How many times have we all heard this bunk myth repeated?
Longman Reader, The, 10th Edition - MyPearsonStore
Finally our ileocecal valve opens, and our small intestine releases what’s left into our large intestine—which is a giant bacterial colony, containing literally trillions of bacteria! And the reason we have is because our own enzymes can’t break down everything we eat. So our gut bacteria go to work and digest some of the remainder, sometimes producing waste products that we can absorb. (And, often, a substantial quantity of farts.) The remaining indigestible plant matter (“fiber”), dead gut bacteria, and other waste emerge as feces.
It turns out that , , , and do a fine job of breaking down meat protein, and and do a fine job of breaking down animal fat. In other words, meat is digested by enzymes produced by our own bodies. The primary reason we need our gut bacteria is to digest the sugars, starches, and fiber—found in grains, beans, and vegetables—that our digestive enzymes can’t break down.
Longman Reader, The, 8th Edition - MyPearsonStore
Eventually our pyloric valve opens, and our stomach releases the chyme, bit by bit, into our small intestine—where a collection of salts and enzymes goes to work. Bile emulsifies fats and helps neutralize stomach acid; lipase breaks down fats; trypsin and chymotrypsin break down proteins; and enzymes like amylase, maltase, sucrase, and (in the lactose-tolerant) lactase break down starches and some sugars. Meanwhile, the surface of the small intestine absorbs anything that our enzymes have broken down into sufficiently small components—usually individual amino acids, simple sugars, and free fatty acids.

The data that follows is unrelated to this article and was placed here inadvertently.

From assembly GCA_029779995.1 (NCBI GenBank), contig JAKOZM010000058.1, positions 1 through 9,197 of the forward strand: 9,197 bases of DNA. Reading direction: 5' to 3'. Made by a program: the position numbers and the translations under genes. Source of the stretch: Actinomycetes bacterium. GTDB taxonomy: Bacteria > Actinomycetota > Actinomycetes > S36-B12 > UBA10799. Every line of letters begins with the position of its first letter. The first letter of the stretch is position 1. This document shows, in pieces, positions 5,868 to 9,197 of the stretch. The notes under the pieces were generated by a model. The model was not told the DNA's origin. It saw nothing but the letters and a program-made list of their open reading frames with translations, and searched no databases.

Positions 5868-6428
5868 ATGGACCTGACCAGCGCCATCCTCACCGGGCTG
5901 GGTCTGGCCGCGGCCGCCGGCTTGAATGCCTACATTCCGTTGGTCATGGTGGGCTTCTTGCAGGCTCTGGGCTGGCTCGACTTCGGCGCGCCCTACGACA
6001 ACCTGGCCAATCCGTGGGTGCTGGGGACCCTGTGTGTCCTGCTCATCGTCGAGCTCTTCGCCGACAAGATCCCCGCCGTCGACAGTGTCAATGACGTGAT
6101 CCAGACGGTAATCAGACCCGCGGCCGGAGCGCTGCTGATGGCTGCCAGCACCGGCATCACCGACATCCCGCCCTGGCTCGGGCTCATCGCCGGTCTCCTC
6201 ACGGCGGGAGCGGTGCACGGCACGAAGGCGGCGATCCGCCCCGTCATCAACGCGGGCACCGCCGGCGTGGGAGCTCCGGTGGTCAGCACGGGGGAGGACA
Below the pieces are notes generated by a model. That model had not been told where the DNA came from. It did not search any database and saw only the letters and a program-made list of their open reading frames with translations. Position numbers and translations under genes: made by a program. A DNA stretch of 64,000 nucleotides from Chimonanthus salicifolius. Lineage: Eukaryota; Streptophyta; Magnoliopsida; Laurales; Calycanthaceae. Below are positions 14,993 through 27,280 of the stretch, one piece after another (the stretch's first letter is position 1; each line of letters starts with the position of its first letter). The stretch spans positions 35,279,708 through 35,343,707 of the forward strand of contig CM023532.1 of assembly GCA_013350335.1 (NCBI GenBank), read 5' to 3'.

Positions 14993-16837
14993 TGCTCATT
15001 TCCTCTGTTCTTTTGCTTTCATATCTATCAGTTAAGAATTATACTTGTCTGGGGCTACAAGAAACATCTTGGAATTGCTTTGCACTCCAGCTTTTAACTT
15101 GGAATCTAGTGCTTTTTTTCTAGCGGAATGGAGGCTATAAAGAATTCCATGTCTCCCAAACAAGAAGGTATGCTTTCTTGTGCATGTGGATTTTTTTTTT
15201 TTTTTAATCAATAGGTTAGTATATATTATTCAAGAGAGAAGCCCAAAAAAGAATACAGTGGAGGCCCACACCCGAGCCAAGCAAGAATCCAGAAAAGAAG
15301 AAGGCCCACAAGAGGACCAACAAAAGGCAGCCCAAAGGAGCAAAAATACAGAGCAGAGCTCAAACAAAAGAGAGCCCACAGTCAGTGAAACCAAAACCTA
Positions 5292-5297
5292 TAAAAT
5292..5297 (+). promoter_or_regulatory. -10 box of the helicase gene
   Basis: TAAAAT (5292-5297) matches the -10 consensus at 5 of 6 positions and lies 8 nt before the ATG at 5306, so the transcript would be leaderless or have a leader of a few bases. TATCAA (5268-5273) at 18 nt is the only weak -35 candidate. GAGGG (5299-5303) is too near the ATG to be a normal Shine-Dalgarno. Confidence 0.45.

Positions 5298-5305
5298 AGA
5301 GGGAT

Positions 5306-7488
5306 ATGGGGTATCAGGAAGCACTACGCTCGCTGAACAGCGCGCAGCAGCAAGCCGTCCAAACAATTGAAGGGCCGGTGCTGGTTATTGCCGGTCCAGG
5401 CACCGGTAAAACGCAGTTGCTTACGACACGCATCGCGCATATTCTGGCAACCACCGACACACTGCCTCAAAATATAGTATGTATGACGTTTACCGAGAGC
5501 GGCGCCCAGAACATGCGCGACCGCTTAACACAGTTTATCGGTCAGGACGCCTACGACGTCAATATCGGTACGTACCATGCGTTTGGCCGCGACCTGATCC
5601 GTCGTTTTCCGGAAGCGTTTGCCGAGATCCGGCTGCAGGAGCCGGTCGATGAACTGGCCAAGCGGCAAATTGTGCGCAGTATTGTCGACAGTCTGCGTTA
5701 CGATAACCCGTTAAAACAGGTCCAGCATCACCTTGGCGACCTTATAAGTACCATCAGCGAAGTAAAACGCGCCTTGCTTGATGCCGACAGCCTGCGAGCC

On average, a ‘mixed meal’ (including meat) takes 4-5 hours —so we’ve busted yet another part of the myth. (Keep in mind that we have not absorbed any nutrients yet: we’re still breaking everything down.)
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Briefly, the function of digestion is to break food down as far as possible—hopefully into individual fats, amino acids (the building blocks of protein), and sugars (the building blocks of carbohydrates) which can be absorbed through the intestinal wall and used by our bodies.
Like most vegetarian propaganda, it’s not just false, it’s an inversion of truth. As the proverb says, “When you point your finger, your other three fingers point back at you.” Let’s take a short trip through the digestive system to see why!
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